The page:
Figure 4  [Sascha Heerlein]

Taking all of this into account, you have to reach the conclusion not only that the load was inadequately secured, but also that the vehicle was not suitable for transporting this load. There are not enough lashing points on the loading area and no stanchions are present, nor can they be fitted, because there are no sockets. This makes it impossible to establish a tight fit.

So how can this load be secured correctly?

There are several places that describe how to transport steel mesh safely, including VDI 2700, Part 11.

 In this guideline, the steel mesh is secured with belts, which is an extremely complicated approach, given the low level of friction and considerable flexibility of the load. Furthermore, the transportation industry has found ways of securing this type of load as a tight fit using removable stanchions. The strength of the superstructure should meet the requirements laid down in EN 12642. In addition, the end wall should be able to withstand 40% of the payload, up to a maximum of 50 kN. The side walls must be able to withstand 30% of the payload and the rear gate must be able to withstand 25% of the payload up to a maximum of 31 kN. The lashing points must comply with EN 12640 and must be attached to the vehicle at approximately 50 cm intervals. Edge protectors must be used to protect the belt from damage and to evenly distribute the pre-tensioning force introduced to the lashing belts using the ratchet tensioners. The load must be secured as a tight fit against the end wall, the side walls or removable stanchions and using friction forces. A combination of tight-fit and friction securing is recommended. If this is not possible, two lashing belts are necessary in the form of a head loop or secured directly to the stack of steel mesh. One lashing belt must be used to the rear. To secure the load to the sides, the correct number of tie-down lashings for the weight of the load must be used. To do this, it is also possible to attach the hooks of the lashing belts directly to the steel mesh and tension the belts.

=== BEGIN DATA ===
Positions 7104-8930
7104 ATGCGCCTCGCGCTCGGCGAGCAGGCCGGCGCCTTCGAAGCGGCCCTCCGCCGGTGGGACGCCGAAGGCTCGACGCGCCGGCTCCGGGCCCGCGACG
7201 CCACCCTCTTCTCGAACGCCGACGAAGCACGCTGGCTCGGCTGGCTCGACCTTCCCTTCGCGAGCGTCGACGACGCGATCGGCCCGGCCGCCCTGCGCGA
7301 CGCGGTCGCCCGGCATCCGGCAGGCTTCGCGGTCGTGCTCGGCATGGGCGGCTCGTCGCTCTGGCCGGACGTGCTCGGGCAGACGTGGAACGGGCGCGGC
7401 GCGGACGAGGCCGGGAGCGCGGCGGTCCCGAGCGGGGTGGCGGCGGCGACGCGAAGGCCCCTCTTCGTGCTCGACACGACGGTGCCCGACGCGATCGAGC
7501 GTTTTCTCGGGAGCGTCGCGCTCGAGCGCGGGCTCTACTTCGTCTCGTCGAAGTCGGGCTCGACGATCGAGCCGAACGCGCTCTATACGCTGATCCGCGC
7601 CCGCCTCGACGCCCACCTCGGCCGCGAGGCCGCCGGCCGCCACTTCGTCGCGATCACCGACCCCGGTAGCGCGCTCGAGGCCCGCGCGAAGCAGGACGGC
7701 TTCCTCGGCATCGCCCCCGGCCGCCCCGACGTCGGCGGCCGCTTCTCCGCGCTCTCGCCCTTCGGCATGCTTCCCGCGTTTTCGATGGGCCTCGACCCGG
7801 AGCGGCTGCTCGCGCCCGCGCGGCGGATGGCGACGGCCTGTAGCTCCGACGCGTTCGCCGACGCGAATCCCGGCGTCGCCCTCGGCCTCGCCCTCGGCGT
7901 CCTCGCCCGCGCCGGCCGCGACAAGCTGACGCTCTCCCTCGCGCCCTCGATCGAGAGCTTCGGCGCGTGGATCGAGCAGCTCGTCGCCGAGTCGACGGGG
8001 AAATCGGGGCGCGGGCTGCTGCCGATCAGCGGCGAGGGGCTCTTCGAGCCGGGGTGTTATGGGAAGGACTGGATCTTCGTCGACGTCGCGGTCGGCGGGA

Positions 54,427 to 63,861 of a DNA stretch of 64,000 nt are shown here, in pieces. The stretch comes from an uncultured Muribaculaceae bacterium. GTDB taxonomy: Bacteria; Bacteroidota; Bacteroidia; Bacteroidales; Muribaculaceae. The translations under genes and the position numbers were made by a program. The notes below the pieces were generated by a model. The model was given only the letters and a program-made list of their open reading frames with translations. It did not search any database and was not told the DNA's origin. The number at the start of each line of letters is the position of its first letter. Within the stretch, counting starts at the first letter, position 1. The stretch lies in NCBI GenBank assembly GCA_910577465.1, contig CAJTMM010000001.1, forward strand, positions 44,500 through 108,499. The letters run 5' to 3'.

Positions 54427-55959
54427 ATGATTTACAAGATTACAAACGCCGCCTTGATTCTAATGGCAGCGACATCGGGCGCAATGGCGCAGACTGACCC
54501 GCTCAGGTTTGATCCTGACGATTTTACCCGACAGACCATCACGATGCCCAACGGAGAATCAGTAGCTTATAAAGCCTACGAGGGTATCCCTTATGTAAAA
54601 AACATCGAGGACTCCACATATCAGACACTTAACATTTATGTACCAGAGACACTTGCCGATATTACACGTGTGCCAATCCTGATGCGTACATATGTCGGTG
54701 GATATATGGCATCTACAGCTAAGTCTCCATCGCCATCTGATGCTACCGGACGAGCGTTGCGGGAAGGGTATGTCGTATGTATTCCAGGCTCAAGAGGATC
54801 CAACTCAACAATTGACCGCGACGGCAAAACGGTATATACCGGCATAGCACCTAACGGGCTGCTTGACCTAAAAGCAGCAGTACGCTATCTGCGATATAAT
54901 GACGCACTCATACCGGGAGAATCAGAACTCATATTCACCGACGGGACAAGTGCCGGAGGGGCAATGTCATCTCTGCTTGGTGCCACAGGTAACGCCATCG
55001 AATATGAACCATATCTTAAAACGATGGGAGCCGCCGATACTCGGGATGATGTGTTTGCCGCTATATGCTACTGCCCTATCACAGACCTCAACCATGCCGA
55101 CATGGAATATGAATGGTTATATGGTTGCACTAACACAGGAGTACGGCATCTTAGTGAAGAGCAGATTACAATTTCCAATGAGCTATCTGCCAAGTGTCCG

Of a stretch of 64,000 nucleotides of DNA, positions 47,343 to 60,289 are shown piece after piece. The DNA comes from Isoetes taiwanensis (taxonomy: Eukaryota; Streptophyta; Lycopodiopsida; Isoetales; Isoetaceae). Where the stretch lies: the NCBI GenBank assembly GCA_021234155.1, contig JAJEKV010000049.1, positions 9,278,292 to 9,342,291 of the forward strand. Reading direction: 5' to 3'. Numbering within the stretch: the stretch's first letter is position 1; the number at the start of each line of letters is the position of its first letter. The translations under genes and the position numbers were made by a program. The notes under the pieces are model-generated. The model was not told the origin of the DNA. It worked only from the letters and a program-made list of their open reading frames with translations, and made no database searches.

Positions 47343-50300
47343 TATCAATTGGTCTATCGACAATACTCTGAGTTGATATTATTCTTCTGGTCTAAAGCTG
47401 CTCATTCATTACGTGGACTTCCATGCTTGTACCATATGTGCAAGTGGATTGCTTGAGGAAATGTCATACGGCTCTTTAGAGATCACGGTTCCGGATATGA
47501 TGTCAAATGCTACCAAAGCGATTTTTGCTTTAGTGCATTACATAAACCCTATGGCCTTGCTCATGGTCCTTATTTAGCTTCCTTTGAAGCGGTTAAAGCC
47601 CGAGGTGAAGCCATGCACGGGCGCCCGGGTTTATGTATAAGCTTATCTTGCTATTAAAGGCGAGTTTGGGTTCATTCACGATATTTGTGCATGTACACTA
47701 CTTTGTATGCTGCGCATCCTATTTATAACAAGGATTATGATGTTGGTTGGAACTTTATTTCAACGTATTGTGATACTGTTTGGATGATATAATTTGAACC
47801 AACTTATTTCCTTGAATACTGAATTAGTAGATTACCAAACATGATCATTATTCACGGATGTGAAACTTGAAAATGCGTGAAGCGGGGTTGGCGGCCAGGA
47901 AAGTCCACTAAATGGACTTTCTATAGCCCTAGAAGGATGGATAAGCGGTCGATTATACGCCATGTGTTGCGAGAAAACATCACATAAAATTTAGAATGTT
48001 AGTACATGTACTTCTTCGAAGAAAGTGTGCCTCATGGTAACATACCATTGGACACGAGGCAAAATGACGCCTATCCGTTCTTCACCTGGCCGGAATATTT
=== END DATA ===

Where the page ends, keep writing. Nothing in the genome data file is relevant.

If the vehicle does not provide any opportunity to achieve a tight fit, wire ropes can also be used to secure the load. These wire ropes have a large loop at one end, and this can be placed over the corners of the steel mesh stacks, thus providing the option of securing the load directly. Direct lashings of this type can be used to the front, to the rear and to the sides.

The best securing method, however, is that which is effectively offered by the vehicle itself in the form of removable stanchions. When securing the load, it is then not necessary to climb onto the loading area or onto the load itself. Instead, the load can be secured from the safety of the ground.

Back to beginning